Opening 4 May 2017
Warren Beatty clearly kept busy during his lengthy hiatus: he and Bo Goldman’s idea spawned Rules Don’t Apply. Capturing the decade’s mindset, Beatty directed-produced and wrote the screenplay. Beatty replicates the paragon of success Howard Hughes’ controlling, illusive personality. Lily Collins (Marla) with Alden Ehrenreich’s (Frank) winsomely portrays their characters naiveté yet dogged determination, balanced by their comic/dramatic performances. Matthew Broderick (bit of a schemer), Annette Bening (Marla’s mama), Candice Bergen (personal secretary) and Martin Sheen (indispensable executive) are the core cast in this eccentrically funny, dramatically nimble film. A cross section of stellar actors dominates the screen, when Beatty takes advantage of their talent.
1964: Hollywood: waiting on tenterhooks for the phone call are reporters, and Hughes’ core staff in Mexico. Cut to 1958, and Hollywood’s greenhorns – young actresses, drivers, wannabe’s and seasoned players. Freshly arrived, the pious Mabry’s are gobsmacked by their surroundings, as is their driver. Eventually, everybody meets, breaking a few rules along the way. Ignoring personal feelings, Marla and Frank focus on results. So does Hughes, indifferent to the means to any end. He takes to Marla, who matches his moxie. Events transpire, life continues, culminating on this day in 1964…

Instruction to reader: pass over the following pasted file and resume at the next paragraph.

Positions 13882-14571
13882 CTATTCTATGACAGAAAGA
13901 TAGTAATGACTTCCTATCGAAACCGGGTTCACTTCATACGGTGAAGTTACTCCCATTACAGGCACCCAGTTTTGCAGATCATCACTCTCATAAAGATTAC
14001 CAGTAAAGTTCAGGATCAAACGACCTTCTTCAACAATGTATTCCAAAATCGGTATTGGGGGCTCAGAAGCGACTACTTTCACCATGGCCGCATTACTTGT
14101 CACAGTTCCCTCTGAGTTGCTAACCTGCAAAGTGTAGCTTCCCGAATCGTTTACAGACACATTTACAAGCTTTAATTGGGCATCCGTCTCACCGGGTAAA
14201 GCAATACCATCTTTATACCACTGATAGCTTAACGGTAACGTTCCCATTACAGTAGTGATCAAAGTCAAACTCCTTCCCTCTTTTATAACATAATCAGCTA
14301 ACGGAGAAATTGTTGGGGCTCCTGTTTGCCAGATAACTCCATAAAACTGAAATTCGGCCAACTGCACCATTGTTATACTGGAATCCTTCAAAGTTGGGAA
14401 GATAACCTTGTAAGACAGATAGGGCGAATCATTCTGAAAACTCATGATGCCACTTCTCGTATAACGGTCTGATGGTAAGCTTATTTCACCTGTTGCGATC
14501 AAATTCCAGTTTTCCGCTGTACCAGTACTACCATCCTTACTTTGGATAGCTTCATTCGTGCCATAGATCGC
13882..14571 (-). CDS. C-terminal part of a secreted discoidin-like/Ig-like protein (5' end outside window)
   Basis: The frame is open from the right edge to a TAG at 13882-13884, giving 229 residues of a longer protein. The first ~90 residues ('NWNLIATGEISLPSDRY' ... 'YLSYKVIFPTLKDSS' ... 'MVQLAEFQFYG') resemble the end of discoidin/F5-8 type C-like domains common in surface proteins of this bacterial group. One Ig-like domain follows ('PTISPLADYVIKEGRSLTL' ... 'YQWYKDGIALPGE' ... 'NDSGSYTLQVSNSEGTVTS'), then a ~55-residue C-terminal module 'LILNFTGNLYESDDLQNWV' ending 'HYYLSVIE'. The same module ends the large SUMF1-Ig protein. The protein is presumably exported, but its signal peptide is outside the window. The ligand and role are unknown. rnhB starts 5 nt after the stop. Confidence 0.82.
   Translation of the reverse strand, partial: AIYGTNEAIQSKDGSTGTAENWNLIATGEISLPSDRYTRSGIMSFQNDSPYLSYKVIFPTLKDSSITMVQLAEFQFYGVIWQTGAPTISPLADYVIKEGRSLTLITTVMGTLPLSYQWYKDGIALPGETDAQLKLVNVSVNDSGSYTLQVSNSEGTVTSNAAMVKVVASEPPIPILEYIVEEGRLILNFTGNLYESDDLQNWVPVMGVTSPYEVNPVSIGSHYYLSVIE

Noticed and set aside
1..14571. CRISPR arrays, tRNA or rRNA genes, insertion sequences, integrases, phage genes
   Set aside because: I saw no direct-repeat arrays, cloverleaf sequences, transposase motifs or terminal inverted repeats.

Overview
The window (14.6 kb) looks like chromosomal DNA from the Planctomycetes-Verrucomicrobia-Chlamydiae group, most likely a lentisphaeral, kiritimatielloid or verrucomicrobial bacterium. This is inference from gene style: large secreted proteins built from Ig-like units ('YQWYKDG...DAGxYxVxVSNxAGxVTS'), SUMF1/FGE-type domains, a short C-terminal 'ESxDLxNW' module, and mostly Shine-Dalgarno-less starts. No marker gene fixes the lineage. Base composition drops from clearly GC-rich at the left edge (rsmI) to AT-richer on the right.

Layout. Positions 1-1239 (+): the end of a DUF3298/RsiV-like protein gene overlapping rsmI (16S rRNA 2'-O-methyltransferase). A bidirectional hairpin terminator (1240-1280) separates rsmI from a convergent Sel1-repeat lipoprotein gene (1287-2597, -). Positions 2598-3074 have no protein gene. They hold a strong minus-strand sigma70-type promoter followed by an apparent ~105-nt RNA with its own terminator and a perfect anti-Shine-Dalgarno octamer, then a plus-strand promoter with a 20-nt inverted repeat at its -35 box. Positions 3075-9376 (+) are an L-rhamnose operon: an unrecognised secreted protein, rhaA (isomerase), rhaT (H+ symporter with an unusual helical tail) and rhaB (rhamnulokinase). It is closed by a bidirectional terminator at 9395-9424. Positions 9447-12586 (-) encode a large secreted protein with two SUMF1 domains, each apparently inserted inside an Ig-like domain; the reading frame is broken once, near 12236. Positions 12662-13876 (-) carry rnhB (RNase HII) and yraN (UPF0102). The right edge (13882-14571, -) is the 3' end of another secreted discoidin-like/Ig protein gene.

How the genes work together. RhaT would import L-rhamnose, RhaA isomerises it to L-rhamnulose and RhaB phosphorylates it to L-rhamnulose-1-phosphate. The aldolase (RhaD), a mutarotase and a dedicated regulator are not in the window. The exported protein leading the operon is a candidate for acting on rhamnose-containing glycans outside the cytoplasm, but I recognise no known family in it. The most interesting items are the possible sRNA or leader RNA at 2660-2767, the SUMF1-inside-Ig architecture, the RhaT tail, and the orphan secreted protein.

Nostalgia is palpable: Nancy Haigh’s sets, Jeannine Oppewall’s production design, Albert Wolsky’s costumes, Caleb Deschanel’s atmospheric photography, and Eddie Arkin and Lorraine Feather’s original song, “The Rules Don't Apply,” and the unmistakable period tunes. Robin Gonsalves, Leslie Jones, Brian Scofield, Billy Weber edited; “too many cooks spoil the broth” may be applicable, since there are rough patches throughout.
Quirky jokes, spot-on timing, bizarre situations, and some twists with dashes of seriousness combine for a fresh, fun watch. Well-matched contemporary footage with archival add to visual delights. Most importantly, no rules apply when it comes to leaving a movie in a good mood with a smile on your face. (Marinell Haegelin)